Death is seen as an act of the Almighty and it is written in the scriptures that emotions should be kept under control, so family members may appear detached.
On the way to the crematorium, hymns may be sung and once there prayers may be recited and more hymns sung
The next of kin usually will press the button for the coffin to disappear
The ashes are normally scattered in the sea or running water
After the cremation, guests usually return to the family home where there will be more readings and hymns
The mourning period usually lasts between two and five weeks during which time other ceremonies may also be held.
There are two major groups of Muslims – Shi’ite Muslims and Sunni Muslims
Funeral traditions tend to have developed over the centuries, rather than being set out in the religion’s holy book – The Koran
Muslims try to bury the body within 24 hours of death if possible. They believe that the soul departs at the moment of death
The deceased is placed with their head facing the Muslim holy city of Makkah
Ritual washing is performed usually by family members or close friends, usually according to the sex of the deceased.
The body is wrapped in a shroud of usually simple, white material
Afterwards, salat (prayers) will be said for the deceased.
Funerals should be kept simple and respectful and it is forbidden to cremate the body of a Muslim.
Muslims are buried with their face turned to the right, facing Makkah and it is customary not to use a coffin.
Mourners may throw earth onto the coffin in the grave, The grave may be raised above ground level and any gravestone should be simple.
There is an official mourning period of three days, (longer for a remaining spouse) and this may include a special meal to remember the deceased.
It is estimated that there are up to 570 different varieties of Buddhism. There are few formal traditions relating to funerals and they are essentially seen as non-religious events.
The simple approach and emphasis on the person’s state of mind leading up to death have led to a marked increase and interest in Buddhist funerals in the West.
Most Buddhist schools of thought concentrate on the spirit or mind of the deceased and agree that the physical body is just a shell. Many also share the Tibetan belief that the spirit of the deceased will undergo rebirth, usually after a period of 49 days.
Cremation is the generally accepted practice in Asia – the Buddha himself was cremated.
A simple service may be held at the crematorium chapel at which Buddhist readings may be recited.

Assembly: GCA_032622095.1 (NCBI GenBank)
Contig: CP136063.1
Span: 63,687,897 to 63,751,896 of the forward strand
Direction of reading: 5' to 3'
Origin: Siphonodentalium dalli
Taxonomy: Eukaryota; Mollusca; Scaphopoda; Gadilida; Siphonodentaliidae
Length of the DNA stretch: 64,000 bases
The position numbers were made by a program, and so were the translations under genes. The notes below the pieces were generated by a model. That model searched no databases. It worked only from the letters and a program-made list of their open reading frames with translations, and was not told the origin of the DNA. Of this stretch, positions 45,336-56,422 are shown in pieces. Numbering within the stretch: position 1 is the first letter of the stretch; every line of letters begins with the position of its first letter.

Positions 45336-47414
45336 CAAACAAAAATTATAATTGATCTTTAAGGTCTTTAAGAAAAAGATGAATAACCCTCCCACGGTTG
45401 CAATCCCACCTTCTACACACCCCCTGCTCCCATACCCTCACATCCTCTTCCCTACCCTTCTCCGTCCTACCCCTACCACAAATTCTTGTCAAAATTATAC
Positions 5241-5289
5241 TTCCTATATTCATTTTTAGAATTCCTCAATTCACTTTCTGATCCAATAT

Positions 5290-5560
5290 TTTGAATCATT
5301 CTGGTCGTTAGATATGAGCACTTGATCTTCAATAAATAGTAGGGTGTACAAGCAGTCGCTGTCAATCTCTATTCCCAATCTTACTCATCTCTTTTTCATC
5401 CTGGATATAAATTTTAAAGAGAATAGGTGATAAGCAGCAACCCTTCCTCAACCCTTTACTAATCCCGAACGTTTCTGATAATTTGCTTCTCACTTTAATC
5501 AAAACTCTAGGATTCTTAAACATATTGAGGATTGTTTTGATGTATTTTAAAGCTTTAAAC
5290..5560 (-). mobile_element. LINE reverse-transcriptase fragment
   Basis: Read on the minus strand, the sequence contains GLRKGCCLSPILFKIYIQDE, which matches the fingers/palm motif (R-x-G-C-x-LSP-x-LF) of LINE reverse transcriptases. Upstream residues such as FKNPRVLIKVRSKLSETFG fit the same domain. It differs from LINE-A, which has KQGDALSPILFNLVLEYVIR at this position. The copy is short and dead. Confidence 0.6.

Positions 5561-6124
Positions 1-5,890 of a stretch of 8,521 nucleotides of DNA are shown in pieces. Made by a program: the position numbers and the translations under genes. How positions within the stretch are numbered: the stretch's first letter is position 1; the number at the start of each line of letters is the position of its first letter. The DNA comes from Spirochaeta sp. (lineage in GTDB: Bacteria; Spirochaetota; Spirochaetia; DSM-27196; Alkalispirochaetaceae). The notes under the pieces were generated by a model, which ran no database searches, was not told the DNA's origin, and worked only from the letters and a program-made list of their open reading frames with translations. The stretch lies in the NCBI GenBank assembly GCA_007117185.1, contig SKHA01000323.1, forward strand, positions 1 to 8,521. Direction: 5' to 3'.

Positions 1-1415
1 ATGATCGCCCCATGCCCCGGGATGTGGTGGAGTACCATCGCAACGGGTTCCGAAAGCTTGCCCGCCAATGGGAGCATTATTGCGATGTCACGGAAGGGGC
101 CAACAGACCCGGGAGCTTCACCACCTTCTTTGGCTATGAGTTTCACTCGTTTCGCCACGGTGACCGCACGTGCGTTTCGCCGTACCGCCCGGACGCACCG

Non Religious Funerals
A Humanist funeral is increasingly common. It’s simply more appropriate for those who neither lived according to religious principles, nor accepted religious views of life or death. A Humanist Funeral or memorial ceremony recognises no ‘after-life’, but instead uniquely and affectionately celebrates the life of the person who has died. Proper tribute is paid to them, to the life they lived, the connections they made and have left behind.
A typical ceremony will usually include:
- Favourite or appropriate music (of any kind)
- A welcome and a brief explanation of the ceremony
- Poetry or prose readings
- A ‘tribute’ to the deceased, mainly biographical, often with short contributions from family, friends and colleagues
- A time of reflection for silent meditation or private prayer
- The Committal or words of farewell
- A brief close, which can include thanks and announcements
- Prior to the funeral, a Humanist officiant will normally visit a family to map-out the ceremony and to form a rounded picture of the subject. At this stage it may also be important for families to freely discuss various options in relation to procedure during the ceremony.
- Detailed preparation prevents reliance on a standard text or format, and in the days leading up to the ceremony time and care is devoted to writing and compiling a tribute both factually accurate and with the appropriate tone. By this process, each ceremony can be developed afresh with families who welcome the opportunity for choice and personal input. A printed copy of the ceremony is always provided for the family, to send to absent relatives or friends and kept as a memento.
- Humanist funeral ceremonies may be conducted at crematoria, cemeteries, woodland burial grounds, and other burial grounds (subject to restriction).
- Memorial ceremonies are more usually conducted elsewhere and after some time has elapsed following the funeral. However in some circumstances, for example where there is no body or a body has been accepted for medical research, a memorial ceremony may take the place of a funeral.
- All Humanist officiants are non-judgemental, empathic and have wide life-experience; many have professional backgrounds.
They are accredited by the
British Humanist Association,
Civil Funerals have been available in most of the UK for many years now, delivered by a professional Civil Funeral Celebrant, who will be a member of the Institute of Civil Funerals. Full list of members available at www.iocf.org.uk/reg_members
A Civil Funeral is defined as: A funeral, which is driven by the wishes, beliefs and values of the deceased and their family, not by the beliefs or ideology of the person conducting the funeral.’
This means that the professional Celebrant is happy to include religious material as well as carrying out non-religious ceremonies. In this way Civil Funerals are somewhat different to humanist ceremonies, where religion will not be included. The Celebrant will spend time talking with family members and friends and will then write and deliver a full ceremony that will reflect the wishes of the family and those of the deceased. The Celebrant also discusses and arranges participation in the ceremony of any family or friends, music and readings.
Who are Civil Funeral Celebrants?